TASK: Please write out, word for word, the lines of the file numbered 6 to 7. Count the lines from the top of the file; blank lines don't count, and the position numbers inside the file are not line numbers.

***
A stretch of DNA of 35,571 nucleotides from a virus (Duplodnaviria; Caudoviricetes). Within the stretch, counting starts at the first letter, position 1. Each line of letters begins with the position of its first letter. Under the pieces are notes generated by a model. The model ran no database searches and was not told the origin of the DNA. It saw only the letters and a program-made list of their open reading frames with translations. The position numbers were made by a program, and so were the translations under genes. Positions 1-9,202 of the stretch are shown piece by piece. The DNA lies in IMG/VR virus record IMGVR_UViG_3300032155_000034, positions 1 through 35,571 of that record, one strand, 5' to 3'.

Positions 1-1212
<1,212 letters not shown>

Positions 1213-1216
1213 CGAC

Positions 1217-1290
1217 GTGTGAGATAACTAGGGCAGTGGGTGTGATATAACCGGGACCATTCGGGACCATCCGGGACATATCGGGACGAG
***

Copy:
Positions 1217-1290
1217 GTGTGAGATAACTAGGGCAGTGGGTGTGATATAACCGGGACCATTCGGGACCATCCGGGACATATCGGGACGAG